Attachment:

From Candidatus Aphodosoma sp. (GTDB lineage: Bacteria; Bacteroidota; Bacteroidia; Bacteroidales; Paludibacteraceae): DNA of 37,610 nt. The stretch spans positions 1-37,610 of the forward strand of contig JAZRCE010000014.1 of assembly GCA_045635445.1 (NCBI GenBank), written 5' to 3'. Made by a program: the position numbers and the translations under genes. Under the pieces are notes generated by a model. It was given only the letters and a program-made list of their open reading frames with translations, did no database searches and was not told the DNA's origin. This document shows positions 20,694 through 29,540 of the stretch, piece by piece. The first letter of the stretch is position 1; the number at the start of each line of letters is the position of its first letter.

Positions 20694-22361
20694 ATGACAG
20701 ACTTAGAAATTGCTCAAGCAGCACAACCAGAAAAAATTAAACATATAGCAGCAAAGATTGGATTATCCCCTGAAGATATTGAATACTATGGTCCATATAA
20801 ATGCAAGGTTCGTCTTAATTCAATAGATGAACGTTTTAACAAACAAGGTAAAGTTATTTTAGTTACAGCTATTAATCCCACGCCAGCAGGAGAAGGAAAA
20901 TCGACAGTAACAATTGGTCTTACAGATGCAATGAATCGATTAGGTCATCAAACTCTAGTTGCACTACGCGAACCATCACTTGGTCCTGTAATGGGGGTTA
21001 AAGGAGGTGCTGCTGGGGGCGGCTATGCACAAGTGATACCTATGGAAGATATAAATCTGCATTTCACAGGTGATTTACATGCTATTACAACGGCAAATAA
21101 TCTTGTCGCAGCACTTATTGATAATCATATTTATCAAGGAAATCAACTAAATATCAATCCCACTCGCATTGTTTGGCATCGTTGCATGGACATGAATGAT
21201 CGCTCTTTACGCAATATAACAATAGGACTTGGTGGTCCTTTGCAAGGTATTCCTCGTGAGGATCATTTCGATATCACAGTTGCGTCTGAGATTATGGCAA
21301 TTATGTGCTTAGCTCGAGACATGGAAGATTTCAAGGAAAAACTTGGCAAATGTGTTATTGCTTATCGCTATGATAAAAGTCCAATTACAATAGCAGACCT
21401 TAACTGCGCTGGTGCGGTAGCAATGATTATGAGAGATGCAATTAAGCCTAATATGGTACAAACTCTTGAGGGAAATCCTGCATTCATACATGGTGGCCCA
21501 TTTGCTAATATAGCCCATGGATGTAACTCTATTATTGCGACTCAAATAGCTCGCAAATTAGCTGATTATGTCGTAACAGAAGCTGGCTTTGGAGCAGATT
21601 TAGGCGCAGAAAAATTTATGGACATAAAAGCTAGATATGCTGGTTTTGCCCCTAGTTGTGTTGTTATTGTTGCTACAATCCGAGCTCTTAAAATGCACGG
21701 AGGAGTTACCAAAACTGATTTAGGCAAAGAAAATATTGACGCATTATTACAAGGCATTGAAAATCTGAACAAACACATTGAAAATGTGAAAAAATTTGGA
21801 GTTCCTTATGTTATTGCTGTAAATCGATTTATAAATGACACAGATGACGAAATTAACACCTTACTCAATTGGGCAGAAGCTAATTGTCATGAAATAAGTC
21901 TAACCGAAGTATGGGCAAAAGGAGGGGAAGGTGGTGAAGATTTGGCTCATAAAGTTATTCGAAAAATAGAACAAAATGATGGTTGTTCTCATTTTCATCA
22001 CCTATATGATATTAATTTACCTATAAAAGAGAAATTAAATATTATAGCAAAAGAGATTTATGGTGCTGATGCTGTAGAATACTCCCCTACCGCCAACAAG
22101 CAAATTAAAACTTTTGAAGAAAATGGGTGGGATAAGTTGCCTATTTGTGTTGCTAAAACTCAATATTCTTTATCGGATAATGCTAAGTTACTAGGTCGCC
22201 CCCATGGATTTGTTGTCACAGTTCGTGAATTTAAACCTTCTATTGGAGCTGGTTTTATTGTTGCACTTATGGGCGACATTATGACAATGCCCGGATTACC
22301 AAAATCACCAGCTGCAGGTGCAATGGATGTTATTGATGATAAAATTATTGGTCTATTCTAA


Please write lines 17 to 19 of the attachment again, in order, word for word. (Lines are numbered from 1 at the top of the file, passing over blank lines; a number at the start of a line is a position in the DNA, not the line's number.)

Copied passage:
22001 CCTATATGATATTAATTTACCTATAAAAGAGAAATTAAATATTATAGCAAAAGAGATTTATGGTGCTGATGCTGTAGAATACTCCCCTACCGCCAACAAG
22101 CAAATTAAAACTTTTGAAGAAAATGGGTGGGATAAGTTGCCTATTTGTGTTGCTAAAACTCAATATTCTTTATCGGATAATGCTAAGTTACTAGGTCGCC
22201 CCCATGGATTTGTTGTCACAGTTCGTGAATTTAAACCTTCTATTGGAGCTGGTTTTATTGTTGCACTTATGGGCGACATTATGACAATGCCCGGATTACC